The previous three comments show what i like to call 'expertise blindness' You think its easy if you get it and you forget most people cant get past suctioning the skrawk outta there. They would wince putting tube back after  a hard cough. I bet Shaq thought dunking was easy too. Its a little harder at 5'5".
 
2020-11-24 2:01:24 PM  

PangolinPatientZero: The previous three comments show what i like to call 'expertise blindness' You think its easy if you get it and you forget most people cant get past suctioning the skrawk outta there. They would wince putting tube back after  a hard cough. I bet Shaq thought dunking was easy too. Its a little harder at 5'5".


You said what I was going for better than I did.  It's been a busy morning, I forgot words while just posting casually during my break.
 
2020-11-24 4:24:34 PM  

PangolinPatientZero: The previous three comments show what i like to call 'expertise blindness' You think its easy if you get it and you forget most people cant get past suctioning the skrawk outta there. They would wince putting tube back after  a hard cough. I bet Shaq thought dunking was easy too. Its a little harder at 5'5".


Kind of what I was going for.

I find it really odd though. I was 21 years old when I was an Army medic and given 6 months of training and a little OTJ here's some extra crap and expected to manage acute care patients in an austere environment.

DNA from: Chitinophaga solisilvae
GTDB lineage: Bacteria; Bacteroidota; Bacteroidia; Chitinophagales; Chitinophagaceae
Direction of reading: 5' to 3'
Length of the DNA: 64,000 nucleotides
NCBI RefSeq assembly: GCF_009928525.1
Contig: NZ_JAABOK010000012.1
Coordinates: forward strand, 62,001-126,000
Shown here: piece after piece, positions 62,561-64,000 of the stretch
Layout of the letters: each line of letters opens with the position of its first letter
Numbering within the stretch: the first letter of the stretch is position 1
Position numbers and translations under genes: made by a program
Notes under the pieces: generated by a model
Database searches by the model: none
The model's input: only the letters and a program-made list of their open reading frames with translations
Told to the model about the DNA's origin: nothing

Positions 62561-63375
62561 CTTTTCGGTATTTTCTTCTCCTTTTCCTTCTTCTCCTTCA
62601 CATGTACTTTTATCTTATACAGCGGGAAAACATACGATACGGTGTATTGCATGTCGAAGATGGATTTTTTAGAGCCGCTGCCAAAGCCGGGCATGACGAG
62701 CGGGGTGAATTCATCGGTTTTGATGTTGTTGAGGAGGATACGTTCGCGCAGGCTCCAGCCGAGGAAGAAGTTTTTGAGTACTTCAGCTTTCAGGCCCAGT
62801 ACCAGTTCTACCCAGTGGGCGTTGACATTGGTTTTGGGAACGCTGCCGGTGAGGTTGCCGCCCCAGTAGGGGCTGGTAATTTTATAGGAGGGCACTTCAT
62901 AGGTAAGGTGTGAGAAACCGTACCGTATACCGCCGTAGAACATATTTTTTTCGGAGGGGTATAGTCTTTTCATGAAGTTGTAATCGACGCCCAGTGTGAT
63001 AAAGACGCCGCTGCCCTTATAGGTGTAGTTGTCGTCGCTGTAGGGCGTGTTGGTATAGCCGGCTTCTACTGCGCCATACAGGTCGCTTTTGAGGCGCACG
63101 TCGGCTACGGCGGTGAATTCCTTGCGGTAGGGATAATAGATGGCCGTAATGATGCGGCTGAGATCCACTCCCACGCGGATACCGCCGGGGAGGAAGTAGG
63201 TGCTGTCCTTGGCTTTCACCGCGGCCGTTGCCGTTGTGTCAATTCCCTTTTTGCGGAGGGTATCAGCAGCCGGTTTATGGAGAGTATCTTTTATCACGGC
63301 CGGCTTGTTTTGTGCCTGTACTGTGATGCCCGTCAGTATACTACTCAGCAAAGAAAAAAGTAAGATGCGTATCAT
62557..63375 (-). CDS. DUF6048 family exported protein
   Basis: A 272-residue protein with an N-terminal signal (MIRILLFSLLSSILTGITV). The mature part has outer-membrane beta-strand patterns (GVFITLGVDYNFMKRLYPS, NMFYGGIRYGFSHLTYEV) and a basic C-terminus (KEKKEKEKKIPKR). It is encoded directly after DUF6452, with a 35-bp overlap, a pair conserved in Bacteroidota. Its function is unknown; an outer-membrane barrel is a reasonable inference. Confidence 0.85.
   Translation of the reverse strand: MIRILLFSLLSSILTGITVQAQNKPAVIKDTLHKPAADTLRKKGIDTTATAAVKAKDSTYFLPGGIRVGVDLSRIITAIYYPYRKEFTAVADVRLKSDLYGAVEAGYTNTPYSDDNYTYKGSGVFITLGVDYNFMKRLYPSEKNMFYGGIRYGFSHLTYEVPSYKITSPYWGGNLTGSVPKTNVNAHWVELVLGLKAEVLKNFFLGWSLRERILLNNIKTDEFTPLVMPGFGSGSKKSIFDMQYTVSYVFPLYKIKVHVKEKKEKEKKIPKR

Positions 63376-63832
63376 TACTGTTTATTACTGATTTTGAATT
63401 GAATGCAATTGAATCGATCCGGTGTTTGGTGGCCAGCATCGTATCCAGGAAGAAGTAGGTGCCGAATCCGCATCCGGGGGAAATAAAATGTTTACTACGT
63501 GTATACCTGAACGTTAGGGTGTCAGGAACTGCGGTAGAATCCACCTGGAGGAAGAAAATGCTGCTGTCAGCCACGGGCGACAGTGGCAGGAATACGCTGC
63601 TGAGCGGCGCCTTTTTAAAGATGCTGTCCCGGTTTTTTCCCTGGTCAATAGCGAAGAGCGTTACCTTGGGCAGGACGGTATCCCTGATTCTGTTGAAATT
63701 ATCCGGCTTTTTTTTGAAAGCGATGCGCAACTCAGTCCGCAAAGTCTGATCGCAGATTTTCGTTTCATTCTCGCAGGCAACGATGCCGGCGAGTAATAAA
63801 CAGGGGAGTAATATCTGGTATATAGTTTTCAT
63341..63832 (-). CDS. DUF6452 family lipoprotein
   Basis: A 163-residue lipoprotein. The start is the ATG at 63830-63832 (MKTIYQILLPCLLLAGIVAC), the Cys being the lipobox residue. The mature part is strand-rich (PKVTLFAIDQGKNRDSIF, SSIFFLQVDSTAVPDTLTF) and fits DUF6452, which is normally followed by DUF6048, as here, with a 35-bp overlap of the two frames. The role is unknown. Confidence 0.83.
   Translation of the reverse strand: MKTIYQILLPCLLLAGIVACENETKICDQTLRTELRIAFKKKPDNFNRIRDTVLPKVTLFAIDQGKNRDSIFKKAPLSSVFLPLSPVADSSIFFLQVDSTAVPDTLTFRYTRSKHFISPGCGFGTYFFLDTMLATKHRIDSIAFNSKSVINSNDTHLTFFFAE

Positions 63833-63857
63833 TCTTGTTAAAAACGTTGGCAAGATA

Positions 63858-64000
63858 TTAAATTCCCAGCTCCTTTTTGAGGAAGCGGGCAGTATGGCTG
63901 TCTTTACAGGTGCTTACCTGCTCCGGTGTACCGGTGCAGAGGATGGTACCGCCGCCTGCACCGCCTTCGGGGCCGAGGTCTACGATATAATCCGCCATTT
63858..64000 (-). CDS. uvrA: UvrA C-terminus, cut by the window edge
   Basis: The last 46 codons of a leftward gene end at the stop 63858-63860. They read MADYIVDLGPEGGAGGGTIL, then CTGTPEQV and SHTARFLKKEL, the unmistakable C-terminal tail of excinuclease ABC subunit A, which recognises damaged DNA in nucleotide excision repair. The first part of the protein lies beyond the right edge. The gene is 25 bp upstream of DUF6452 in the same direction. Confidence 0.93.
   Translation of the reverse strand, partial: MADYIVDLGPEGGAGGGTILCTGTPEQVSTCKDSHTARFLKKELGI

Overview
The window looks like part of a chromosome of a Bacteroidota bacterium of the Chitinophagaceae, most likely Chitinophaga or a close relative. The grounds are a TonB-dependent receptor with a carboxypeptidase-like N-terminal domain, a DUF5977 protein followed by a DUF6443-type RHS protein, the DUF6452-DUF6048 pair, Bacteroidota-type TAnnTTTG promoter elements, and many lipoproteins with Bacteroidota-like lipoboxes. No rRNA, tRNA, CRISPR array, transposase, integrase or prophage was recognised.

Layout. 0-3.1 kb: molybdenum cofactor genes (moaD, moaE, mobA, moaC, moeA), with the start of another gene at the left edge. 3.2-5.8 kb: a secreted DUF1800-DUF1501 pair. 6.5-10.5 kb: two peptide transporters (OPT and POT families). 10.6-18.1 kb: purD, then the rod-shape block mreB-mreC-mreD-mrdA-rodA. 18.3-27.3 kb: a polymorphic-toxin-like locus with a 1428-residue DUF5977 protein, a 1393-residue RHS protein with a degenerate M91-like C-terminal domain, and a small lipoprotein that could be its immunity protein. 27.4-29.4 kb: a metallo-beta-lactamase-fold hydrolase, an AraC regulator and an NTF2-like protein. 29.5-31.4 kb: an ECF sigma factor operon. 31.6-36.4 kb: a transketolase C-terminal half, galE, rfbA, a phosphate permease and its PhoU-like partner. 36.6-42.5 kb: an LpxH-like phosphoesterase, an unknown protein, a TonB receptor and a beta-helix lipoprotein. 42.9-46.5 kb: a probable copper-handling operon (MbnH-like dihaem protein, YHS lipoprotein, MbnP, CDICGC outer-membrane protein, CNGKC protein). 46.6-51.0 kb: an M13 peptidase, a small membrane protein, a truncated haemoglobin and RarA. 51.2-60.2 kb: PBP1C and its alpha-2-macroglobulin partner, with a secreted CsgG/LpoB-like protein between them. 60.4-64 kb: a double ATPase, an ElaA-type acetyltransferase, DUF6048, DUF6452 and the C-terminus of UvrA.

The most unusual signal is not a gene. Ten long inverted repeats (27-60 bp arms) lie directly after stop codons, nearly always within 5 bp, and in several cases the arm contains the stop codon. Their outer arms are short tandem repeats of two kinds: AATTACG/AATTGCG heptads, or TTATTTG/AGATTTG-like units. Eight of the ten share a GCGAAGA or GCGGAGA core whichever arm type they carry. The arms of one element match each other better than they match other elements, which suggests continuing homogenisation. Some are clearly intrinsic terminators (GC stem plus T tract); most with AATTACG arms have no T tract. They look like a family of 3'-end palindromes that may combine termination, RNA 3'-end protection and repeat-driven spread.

Now I have 16 years of formal and informal medical education and about to finish my doctorate and think: holy crap, I can't believe I did that knowing so little.
 
2020-11-24 9:04:38 PM  

plastic_cow: PangolinPatientZero: The previous three comments show what i like to call 'expertise blindness' You think its easy if you get it and you forget most people cant get past suctioning the skrawk outta there. They would wince putting tube back after  a hard cough. I bet Shaq thought dunking was easy too. Its a little harder at 5'5".

Kind of what I was going for.

I find it really odd though. I was 21 years old when I was an Army medic and given 6 months of training and a little OTJ here's some extra crap and expected to manage acute care patients in an austere environment.

Now I have 16 years of formal and informal medical education and about to finish my doctorate and think: holy crap, I can't believe I did that knowing so little.


Medics are the best of no options. And there is a commonality to combat trauma.... and a bluntness to their triage. With less training and tools, there is less to do. You save the ones you can while you can. In a hospital setting you start acting like Ash Ketchum and try to save em all, when in the extreme settings like NYC covid, you have to go back to medic thinking. Save who you can with what you got while you are there.